You may wonder about the cost of adding more organic or locally grown fruits and vegetables into your diet. Currently, Americans are spending less than 10% of their income on food, at a time when healthcare costs are skyrocketing. Many of us try to cut corners by spending less on food, but this can be detrimental to our health.
Low cost food leads us to eat more and most food industry research is earmarked for producing massive quantities of low-cost foods, completely sacrificing nutrient density and overall preservation of the food quality, soil health and water table purity. Lower cost equals lower quality.
This brings to mind the adage “better to pay the grocer than the doctor”. It’s important to factor in that health cost when you’re looking at the true cost of food.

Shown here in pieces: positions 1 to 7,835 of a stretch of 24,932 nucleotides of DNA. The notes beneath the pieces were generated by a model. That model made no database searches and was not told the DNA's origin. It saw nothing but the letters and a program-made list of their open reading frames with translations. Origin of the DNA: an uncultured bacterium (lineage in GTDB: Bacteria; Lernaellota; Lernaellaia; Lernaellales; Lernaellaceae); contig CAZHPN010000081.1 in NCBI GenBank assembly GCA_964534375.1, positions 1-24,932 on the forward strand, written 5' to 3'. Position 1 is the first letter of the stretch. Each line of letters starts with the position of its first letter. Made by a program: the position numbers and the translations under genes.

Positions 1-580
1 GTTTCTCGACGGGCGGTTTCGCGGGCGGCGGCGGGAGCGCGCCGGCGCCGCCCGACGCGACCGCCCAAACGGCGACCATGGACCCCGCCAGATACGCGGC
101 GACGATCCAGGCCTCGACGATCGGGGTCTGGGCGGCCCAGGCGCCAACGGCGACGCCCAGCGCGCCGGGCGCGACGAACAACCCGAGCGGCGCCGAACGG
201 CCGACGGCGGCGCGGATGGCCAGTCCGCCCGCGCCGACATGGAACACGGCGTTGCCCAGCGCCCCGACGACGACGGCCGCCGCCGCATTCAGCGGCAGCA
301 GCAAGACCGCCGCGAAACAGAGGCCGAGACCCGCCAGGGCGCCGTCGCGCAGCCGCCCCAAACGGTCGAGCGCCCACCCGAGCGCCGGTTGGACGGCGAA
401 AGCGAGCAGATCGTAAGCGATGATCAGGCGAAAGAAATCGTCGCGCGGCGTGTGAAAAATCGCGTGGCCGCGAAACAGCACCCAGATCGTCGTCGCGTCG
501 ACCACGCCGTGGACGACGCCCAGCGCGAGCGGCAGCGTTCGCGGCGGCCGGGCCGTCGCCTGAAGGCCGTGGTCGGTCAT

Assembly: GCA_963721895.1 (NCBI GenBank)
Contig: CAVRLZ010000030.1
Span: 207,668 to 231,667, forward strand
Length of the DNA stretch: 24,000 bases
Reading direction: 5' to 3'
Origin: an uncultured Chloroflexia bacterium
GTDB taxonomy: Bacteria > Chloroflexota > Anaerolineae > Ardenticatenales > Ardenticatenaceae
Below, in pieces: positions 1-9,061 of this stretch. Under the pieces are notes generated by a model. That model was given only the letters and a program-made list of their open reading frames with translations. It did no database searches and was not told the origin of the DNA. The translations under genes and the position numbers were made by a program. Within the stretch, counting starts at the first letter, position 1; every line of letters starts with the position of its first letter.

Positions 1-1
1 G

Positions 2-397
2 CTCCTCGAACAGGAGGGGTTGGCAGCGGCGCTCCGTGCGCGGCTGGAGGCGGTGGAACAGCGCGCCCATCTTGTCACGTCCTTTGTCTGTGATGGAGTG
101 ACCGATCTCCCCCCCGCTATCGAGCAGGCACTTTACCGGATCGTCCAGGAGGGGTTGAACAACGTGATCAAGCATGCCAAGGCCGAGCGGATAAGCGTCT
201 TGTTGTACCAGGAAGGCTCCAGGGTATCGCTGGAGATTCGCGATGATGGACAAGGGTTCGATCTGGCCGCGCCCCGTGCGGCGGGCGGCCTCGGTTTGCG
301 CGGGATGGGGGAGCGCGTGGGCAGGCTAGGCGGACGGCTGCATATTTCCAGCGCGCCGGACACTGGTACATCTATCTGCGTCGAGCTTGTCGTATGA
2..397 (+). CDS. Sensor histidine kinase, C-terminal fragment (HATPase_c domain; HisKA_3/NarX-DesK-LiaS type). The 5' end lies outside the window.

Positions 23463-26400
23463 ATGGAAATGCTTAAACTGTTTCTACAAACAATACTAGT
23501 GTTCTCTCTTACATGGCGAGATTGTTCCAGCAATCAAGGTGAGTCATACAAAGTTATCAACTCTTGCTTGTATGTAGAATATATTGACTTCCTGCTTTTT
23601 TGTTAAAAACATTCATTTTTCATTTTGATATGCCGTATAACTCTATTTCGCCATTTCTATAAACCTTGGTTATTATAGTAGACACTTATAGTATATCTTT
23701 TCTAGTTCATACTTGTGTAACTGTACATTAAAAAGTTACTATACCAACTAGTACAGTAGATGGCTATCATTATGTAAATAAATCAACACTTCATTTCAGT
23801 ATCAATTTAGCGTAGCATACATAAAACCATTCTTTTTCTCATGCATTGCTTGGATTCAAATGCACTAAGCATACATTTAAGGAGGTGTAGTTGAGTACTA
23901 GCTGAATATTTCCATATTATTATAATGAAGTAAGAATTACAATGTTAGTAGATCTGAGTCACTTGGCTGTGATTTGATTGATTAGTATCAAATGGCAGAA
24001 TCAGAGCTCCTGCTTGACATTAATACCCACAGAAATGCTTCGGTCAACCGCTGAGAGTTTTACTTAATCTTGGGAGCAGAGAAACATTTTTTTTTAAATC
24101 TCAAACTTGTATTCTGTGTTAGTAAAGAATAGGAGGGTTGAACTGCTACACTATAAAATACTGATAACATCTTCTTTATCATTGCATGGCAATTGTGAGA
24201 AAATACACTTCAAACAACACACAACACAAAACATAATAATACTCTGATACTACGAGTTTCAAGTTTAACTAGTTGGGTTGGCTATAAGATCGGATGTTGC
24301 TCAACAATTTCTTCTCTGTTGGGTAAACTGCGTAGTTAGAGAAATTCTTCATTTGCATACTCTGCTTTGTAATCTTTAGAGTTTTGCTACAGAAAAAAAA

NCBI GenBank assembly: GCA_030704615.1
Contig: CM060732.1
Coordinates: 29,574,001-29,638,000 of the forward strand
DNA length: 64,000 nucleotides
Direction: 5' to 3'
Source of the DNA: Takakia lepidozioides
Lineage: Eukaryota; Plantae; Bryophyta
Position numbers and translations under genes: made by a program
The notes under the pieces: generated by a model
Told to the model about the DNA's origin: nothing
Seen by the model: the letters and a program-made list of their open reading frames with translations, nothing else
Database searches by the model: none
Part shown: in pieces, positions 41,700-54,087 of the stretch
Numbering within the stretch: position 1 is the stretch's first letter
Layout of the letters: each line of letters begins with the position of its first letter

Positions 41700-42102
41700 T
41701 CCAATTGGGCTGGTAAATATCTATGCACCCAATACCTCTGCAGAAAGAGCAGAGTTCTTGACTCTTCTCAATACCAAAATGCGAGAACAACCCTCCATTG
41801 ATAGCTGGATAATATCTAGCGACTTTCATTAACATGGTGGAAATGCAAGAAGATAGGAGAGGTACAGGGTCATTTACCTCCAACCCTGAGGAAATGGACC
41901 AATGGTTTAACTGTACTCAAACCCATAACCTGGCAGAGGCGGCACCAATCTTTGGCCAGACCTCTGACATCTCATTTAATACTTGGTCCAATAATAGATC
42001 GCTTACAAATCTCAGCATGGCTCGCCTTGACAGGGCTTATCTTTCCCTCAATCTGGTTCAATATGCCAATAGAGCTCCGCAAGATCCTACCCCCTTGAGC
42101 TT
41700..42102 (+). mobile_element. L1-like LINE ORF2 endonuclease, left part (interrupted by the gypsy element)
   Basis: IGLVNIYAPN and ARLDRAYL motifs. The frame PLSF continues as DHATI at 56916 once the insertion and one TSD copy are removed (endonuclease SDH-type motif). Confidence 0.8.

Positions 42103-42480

Studies show that young people without health insurance are more likely to spend a bit more at the grocery store to get healthier foods in hopes of maintaining their health. We should all be aware that there’s a correlation between food quality and health.
Spend more, save more
To get the most out of your healthier food dollars it is helpful to know about the Dirty Dozen and Clean 15. This is a list researched by the Environmental Working Group compiling, yearly, the top 12 most contaminated and sprayed fruits and veggies, and also the safest 15, which includes those with the lowest pesticide load, and those crops that are conventionally grown. [http://www.ewg.org/foodnews/]
Here is a bright idea from Thomas Edison: “The doctor of the future will give no medicine, but will interest his patients in the care of the human frame, in diet and in the cause and prevention of disease.”